Great White Shark swims 12,400 miles, shocks scientists
October 6, 2005
Photo copyright MCM/ M. Meyer of the Wildlife Conservation Society.
A female great white shark tagged in waters off South Africa has completed the first known transoceanic trip for an individual shark, traveling farther than any other shark known, more than 12,400 miles (more than 20,000 kilometers) to the coast of Australia and back again, according to the Bronx Zoo-based Wildlife Conservation Society (WCS) and other organizations in the most recent edition of the journal Science. The epic odyssey of Nicole (named after Australian actress and white shark lover Nicole Kidman) has astounded researchers and will change long-held notions about how these charismatic predators move through the world's oceans.
"This is one of the most significant discoveries about white shark ecology and suggests we might have to rewrite the life history of this powerful fish," said WCS researcher Dr. Ramón Bonfil, shark expert and lead author of the study. "More importantly, Nicole has shown us that separate populations of great white sharks may be more directly connected than previously thought, and that wide-ranging white sharks that are nationally protected in places such as South Africa and Australia are much more vulnerable to human fishing in the open oceans than we previously thought."
The story of Nicole began on November 7, 2003, when Bonfil and his colleagues from the Marine and Coastal Management Department of South Africa and the White Shark Trust attached a satellite tag to Nicole's dorsal fin as part of a large study on white shark migrations. The tags—specifically known as pop-up archival tags—record data on time, temperature, water depth, and light levels as the shark moves through its habitat. On a pre-recorded date, the tag detaches from the shark and floats to the surface, where it transmits its data sets to a researcher's computer via satellite.
Genetics links whale to two different ocean basins
Humpback likely born along Madagascar traveled to central Africa, says WCS researchers
August 18, 2005
For the first time ever, a genetic study has followed a single humpback whale from one ocean basin to another, adding to traditional notions of the migratory patterns of these majestic marine mammals in the process, according to researchers from the Wildlife Conservation Society (WCS), the American Museum of Natural History (AMNH), and New York University. In the most recent Royal Society's Biology Letters, a male humpback whale that was first sighted in Madagascar's Antongil Bay in 2000 was found in 2002 swimming off the coast of Loango National Park in Gabon--on the other side of the African continent.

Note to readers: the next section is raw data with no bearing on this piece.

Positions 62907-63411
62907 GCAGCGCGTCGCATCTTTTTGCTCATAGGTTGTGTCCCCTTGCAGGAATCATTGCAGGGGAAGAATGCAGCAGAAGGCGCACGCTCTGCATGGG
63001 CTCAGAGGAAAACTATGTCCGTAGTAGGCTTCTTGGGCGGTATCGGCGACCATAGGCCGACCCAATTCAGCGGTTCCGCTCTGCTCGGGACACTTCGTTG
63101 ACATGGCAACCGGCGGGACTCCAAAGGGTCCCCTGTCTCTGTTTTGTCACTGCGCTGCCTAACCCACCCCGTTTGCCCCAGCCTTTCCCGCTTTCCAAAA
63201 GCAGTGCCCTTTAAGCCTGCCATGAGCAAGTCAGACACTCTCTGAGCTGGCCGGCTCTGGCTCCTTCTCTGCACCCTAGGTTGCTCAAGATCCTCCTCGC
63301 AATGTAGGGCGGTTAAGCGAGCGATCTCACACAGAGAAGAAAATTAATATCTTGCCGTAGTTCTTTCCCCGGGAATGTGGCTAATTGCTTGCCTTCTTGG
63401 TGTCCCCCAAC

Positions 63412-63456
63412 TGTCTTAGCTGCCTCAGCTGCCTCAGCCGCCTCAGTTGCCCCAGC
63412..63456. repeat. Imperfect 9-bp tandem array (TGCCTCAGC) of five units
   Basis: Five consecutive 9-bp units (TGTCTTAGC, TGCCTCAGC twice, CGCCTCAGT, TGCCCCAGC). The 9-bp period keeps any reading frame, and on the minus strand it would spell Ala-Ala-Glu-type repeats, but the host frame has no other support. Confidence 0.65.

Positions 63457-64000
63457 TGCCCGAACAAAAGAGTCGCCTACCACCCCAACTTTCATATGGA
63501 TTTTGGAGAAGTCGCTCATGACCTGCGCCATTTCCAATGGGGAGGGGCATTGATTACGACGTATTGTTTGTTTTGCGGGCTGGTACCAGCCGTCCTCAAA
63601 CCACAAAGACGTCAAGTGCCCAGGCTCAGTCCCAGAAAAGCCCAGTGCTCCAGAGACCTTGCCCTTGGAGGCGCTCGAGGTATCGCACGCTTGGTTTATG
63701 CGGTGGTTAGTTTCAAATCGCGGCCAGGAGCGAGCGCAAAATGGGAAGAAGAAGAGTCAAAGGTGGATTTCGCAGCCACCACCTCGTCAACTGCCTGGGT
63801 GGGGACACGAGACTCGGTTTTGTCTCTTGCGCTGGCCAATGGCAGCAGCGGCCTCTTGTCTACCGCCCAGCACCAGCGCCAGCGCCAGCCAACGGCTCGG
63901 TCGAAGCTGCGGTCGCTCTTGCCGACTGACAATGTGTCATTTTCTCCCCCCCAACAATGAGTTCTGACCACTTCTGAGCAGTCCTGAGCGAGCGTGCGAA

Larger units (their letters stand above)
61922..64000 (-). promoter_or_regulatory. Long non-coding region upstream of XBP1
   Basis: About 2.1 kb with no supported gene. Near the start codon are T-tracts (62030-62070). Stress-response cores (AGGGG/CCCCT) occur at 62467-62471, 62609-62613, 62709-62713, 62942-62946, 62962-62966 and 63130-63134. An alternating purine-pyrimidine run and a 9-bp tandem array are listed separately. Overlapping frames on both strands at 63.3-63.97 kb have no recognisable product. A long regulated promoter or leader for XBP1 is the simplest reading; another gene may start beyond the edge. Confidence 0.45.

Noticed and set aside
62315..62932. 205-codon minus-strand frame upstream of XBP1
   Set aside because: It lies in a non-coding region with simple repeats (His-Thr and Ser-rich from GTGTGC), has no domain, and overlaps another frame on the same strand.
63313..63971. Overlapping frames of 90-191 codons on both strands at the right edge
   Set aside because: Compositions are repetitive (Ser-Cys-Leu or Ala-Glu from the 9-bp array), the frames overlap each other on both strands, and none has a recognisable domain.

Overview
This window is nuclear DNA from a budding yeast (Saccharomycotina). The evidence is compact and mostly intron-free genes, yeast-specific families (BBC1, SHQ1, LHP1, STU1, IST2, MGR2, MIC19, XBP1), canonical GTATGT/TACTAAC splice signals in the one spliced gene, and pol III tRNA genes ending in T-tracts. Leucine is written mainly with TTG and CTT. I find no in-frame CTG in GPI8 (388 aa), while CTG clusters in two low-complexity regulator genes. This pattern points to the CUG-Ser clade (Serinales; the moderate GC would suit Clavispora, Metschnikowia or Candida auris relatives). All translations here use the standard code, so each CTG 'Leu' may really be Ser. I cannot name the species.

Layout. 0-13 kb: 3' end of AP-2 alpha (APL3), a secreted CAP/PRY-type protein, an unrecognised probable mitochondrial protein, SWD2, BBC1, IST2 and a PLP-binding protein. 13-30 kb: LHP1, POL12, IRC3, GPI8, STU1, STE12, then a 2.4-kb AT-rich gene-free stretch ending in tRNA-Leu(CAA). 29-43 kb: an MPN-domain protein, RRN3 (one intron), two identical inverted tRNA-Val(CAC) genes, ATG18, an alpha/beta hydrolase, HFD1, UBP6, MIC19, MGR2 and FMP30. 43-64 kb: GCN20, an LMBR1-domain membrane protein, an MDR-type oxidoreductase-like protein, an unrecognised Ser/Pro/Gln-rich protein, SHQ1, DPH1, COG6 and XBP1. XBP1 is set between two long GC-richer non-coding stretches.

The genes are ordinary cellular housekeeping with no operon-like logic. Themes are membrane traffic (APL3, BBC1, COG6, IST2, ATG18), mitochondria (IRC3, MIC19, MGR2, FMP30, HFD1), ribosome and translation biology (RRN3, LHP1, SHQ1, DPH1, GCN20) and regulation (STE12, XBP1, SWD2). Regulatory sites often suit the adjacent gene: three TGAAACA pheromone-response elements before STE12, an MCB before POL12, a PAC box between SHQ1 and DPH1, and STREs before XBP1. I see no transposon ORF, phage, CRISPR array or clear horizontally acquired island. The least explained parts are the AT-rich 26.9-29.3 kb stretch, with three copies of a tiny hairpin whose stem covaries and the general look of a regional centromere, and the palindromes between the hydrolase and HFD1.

Ninety-nine days later, Nicole was swimming about a mile from shore just south of the Exmouth Gulf in western Australia, where her tag detached and floated to the surface with all of her secrets.
This leg of the journey alone—some 6,897 miles (11,100 kilometers)—was one for the record books. However, Nicole would resurface again on August 20, 2004, not in Australian waters, but back in Gansbaai, South Africa, where she was tagged just under nine months before. Her distinctively notched dorsal fin was photographed by Michael Scholl, one of Bonfil's team researchers and compared to previous photographs he had taken over a period of six years. After a detailed comparison of images of dorsal fin notches and markings, there was no longer any doubt: Nicole had returned to her home waters.
Nicole's complete journey of more than more than 12,400 miles (more than 20,000 kilometers) is by far the longest distance traveled by any shark known to science. By comparison, a whale shark tagged in the Gulf of California was tracked with a satellite transmitter traveling some 8,078 miles (13,000 kilometers) to the western Pacific.
"It's clear that we have only uncovered the tip of the iceberg; there is still much to learn about great white shark migrations, why and how they find their way through such vast distances, and how populations are related," added Bonfil. "More studies and funding are needed to unveil the mysteries of these great predators and how they can be protected in both national and international waters."
Reaching some six-and-a-half meters in length (21 feet), the great white shark is a member of the mackerel shark family, an assemblage of sharks that include the mako and the porbeagle. Traditionally, the great white was considered by the scientific community to be the most aggressive and dangerous of all shark species However, field studies have revealed that the great white shark is rarely a man-eater. Most attacks occur when great whites confuse humans with their preferred prey—sea lions, seals and other marine mammals. In fact, great white sharks, along with many other shark species, are now thought to be endangered by a combination of game fishing and commercial harvests for fins, which are highly sought in Asia's fish markets for shark fin soup. There are no exact figures on regional or worldwide populations of great whites.
The species recently received some global recognition as a persecuted species during the 13th meeting of the Convention on International Trade in Endangered Species of Flora and Fauna (CITES) in October 2004, when participants at the event adopted a proposal to improve management and monitoring of trade in jaws, teeth and fins from the world's largest predatory fish by placing the species on Appendix II.
The details of the field techniques used by Bonfil and his team to tag great whites in South Africa can be seen in the exciting documentary "Tracking the Great White Shark" (Apex Films, South Africa).
This article is a modified press release from WCS.